Healthy New Year's resolutions for kids

Health and wellness is the most popular New Year's resolution theme for adults, and there are lots of ways to make it kid-friendly too.

Try not to make your child feel as though they are unhealthy or that they need to eat less or exercise more, as these can be really damaging thoughts for children.

Instead, focus on fun things like trying new activities, having less screen time or eating more fruits and veggies.

  • I will eat a piece of fruit or a vegetable with every meal.
  • I will try new foods.
  • I will play outside more often.
  • I will brush my teeth by myself every morning and night.
  • I will go to bed earlier/go to bed on time.
  • I will get up earlier/get up on time.
  • I will start a new sport or activity that I want to try.
  • I will spend less time watching TV.
  • I will spend less time on my iPad.
  • I will spend less time on the computer.
  • I will spend less time playing video games.
  • I will always wash my hands after using the bathroom and before eating.
  • I will learn a new skill that I want to try.

How to help your child stick to their resolutions

It's hard enough for adults to stick to their New Year's resolutions, so kids are bound to need a little extra help! Don't worry, we're here to help, with a few tips and tricks to help your kids to keep on track.

Help make their resolutions achievable and trackable

Have a chat with your kids when you sit down to decide on your resolutions, and ask them if there are any areas that they would like to work on. If they have an idea, great! If not, you can use the categories above and some of the resolutions as examples of things they could pick.

If their goal is general (like spending more time with family), start by breaking it down into more specific tasks, such as 'spend 10 minutes a day talking to Mum about what happened at school that day', or 'play with my sister for 20 minutes every Saturday morning'.

Once you've worked out exactly what your child needs to do to keep their resolution, a star chart can be a great way to keep them motivated.

Add a star every time they fulfil their promise, and offer a treat when they get a certain amount of stars. This can really help toddlers and preschoolers to have an idea of how well they're doing with their resolutions (though it's probably not so great for teens!).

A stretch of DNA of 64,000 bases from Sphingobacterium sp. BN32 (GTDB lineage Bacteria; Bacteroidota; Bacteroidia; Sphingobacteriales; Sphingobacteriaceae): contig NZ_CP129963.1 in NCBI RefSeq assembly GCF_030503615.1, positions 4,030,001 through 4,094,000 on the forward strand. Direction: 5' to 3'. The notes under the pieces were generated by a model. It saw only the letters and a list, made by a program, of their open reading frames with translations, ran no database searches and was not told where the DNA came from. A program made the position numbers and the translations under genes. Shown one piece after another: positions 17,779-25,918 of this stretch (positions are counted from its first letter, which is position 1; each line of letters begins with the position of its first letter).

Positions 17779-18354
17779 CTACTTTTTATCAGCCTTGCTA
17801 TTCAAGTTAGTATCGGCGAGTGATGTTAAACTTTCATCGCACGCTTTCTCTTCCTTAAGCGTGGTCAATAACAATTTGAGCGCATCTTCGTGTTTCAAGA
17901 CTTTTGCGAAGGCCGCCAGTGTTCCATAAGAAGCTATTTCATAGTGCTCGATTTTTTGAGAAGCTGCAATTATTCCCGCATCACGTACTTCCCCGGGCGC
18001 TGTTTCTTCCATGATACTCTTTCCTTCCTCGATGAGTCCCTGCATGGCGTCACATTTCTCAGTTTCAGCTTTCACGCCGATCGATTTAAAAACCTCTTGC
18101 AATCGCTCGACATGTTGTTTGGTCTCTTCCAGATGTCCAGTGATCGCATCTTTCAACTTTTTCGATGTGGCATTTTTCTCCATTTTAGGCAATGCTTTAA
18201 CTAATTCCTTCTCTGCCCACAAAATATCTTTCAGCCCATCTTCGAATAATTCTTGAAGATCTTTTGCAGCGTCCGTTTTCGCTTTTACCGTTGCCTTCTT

Be careful with rewards

While you might be tempted to reward every success, it's worth keeping in mind that one of the best things about New Year's resolutions is that they encourage personal growth for its own sake.

If you reward every success with a treat, you're making it more about an external gain rather than their own sense of self-worth.

We're not here to judge though. If you've found that rewards help them to achieve their goals, then that's absolutely fine. Make sure that any rewards fit in with your child's ambition, though.

For example, if the goal is to eat healthily then make the treat a fun day out or a new book to read, rather than a sweet treat or a trip to McDonald's.

Keep track but don't nag

If you have a teenager that's a bit too old for a star chart, you could instead try a weekly check-in, where you ask them about their progress and congratulate them on any achievements.

If you've got a resolution of your own, you can compare progress to give a sense that you're all in it together.

The most important thing is just to gently remind them about their resolution, and give them plenty of praise whenever they achieve their goals.

If your child is struggling to keep up with their resolution, let them know that you understand how hard it can be. After all, no one has ever succeeded without failing plenty of times first. Ask them what's causing them problems, and try to find ways together to make it more achievable.

Set a good example

80% of adults give up on their resolutions by February. With that in mind, it's easy to understand why kids might have trouble keeping them going too!

If you really want your little ones to stick to their resolutions, one of the best ways to help them is by setting yourself some achievable resolutions and then visibly sticking to them.

Then, when you sit down to talk about how everyone's resolutions are going, you can share your successes and failures with your kids, and they can learn from your example.